Abigail Scruby 2 February 2015

As an English student who mostly reads poetry written by dead white men in musty libraries, the phrase 'poetry slam' has always been a daunting one; images of hoodie-wearing masses in basement car parks– like Pitch Perfect, but more intimidating – often came to mind. Speakeasy, however, with its intimate, tucked away venue in the ADC bar, is fun, engaging and is a fantastic showcase of the diversity of poetry.  

The lights dim, the spotlight brightens, and the night begins. The poetry kicks off with the wonderful Charlotte Higgins, founder of Speakeasy and host, performing 'so that no one has to go first'. A clever, current piece called 'Autocomplete' delights the audience with a witty look at the human condition through the lens of the Google Search box. Up next, the first featured poet, Joshua Judson, creator of Poetry Is Dead Good, and a sigh of relief for anyone fearing pretentious poetry. Frank, funny and down-to-earth, the evening is off to a great start.

Now this is where it gets exciting: audience judges are appointed, whiteboards are handed out and the time for the Open Slam has arrived. Having signed up beforehand,  eight brave poets have three minutes to showcase a poem in the hope of winning the grand prize: bragging rights, eternal glory and the opportunity to be a featured poet at the next Speakeasy event.

Nayim Patel is first to be picked out of the hat, leading with 'Home, A Message to my Father'. The poem starts off as dark and painful, but becomes ultimately empowering, a touching piece. Anna May Rowan, the next poet, similarly tugs at the audience's heartstrings, with 'Our Song'. Adjusting the mic a bit lower, she appears dainty on stage, but her poem, a heartbreakingly accurate piece on struggles of an unhealthy relationship, is strikingly moving.

The tone is then shifted by Quintin Langley-Coleman and Daisy Thurston-Gent with their witty performances. Quintin's poem, 'Quirks' is great fun – eccentric imagery and clever rhymes abound, the poem also highlights the boringness of being 'normal'. The quirkiness continues with Daisy's poem, '10 Things We Can Learn from Pasta to Become Better People', which is funny, endearing, and a perfect poem for pun-lovers.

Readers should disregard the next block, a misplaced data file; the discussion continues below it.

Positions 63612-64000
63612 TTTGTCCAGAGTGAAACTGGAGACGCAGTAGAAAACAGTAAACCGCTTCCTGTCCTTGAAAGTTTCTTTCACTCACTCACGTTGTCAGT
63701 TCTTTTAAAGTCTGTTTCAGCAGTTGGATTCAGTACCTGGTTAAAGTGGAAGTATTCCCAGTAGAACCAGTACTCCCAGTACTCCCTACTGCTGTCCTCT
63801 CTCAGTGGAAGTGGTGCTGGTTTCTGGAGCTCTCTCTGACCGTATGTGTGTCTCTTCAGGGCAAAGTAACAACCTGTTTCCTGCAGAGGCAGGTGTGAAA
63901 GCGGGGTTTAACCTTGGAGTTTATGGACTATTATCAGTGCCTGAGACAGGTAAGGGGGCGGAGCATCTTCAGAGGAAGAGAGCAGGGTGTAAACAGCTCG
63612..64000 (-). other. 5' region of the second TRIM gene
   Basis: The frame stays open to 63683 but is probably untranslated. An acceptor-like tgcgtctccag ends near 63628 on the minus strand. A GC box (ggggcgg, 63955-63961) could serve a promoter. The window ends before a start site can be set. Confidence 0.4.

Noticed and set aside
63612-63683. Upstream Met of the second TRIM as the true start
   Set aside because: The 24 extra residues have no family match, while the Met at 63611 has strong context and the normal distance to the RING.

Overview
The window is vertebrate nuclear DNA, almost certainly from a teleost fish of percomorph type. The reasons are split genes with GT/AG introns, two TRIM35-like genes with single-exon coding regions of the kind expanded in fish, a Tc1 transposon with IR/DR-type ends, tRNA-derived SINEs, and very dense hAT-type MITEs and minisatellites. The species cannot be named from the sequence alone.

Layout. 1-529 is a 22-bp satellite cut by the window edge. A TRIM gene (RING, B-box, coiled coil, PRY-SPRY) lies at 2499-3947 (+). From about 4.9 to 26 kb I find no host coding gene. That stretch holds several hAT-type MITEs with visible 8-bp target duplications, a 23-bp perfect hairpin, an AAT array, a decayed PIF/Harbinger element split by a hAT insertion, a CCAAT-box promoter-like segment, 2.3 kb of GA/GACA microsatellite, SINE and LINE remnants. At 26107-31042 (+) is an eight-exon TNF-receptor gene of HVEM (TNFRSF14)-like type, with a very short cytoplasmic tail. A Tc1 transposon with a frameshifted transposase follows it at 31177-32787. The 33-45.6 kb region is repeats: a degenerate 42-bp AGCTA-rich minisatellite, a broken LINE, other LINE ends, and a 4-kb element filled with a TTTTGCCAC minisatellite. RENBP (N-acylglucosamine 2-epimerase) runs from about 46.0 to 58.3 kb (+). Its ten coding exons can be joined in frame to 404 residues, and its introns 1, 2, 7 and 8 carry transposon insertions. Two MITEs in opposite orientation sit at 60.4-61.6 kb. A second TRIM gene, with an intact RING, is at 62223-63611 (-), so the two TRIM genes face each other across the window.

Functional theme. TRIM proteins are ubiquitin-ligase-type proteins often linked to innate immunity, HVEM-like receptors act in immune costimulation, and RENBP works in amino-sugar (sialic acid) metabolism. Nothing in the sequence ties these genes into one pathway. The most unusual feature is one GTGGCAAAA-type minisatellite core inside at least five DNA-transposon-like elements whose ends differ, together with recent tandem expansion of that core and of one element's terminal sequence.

After the interval, Suhaiymah Manzoor-Khan, the second featured poet of the night takes the stage. Hearing her often politically charged poetry, it is unsurprising that she earned her featured spot from winning the last Speakeasy open slam. Imogen Cassels follows up with a succinct, intense and vivid imagery in her poem that examines the power of the individual poet. A similarly vivid, but uniquely sensual performance is then given by Afrodita Nikolova, whose poem 'What We Can Talk About When We Talk About Fucking' is a fierce, empowered response to the sexism of catcalling.

However, the two final open slam poets, Freya Trevor-Harris and Tim Knight steal the show. Freya's breathless performance of 'Archipelago' is captivating, with beautifully crafted island metaphors that underpin the poem's harrowing content. Tim's poem, with his epiphany that the Discovery Channel is made for single people cleverly interweaves facts about Lego with the realities of being dumped and is thoroughly enjoyable. The evening is rounded off with the final featured poet, Deborah Stevenson, founder of the Mouthy Poets Collective. Funny and fabulous, Deborah owns the stage with her powerful London-rooted poetry.  Next, the results are in: Daisy is third, and Tim and Freya are in joint first – worthy winners.

The event places poetry readings in an engaging and accessible space that excludes no one and can entertain even the least poetically-inclined. Tonight, Speakeasy celebrated its first birthday and I sincerely hope it celebrates many more. 


Do you agree? Let us know your thoughts in the comments below. 

Speakeasy events run fortnightly on Sundays at 8pm in the ADC bar. The next event is on 8 February.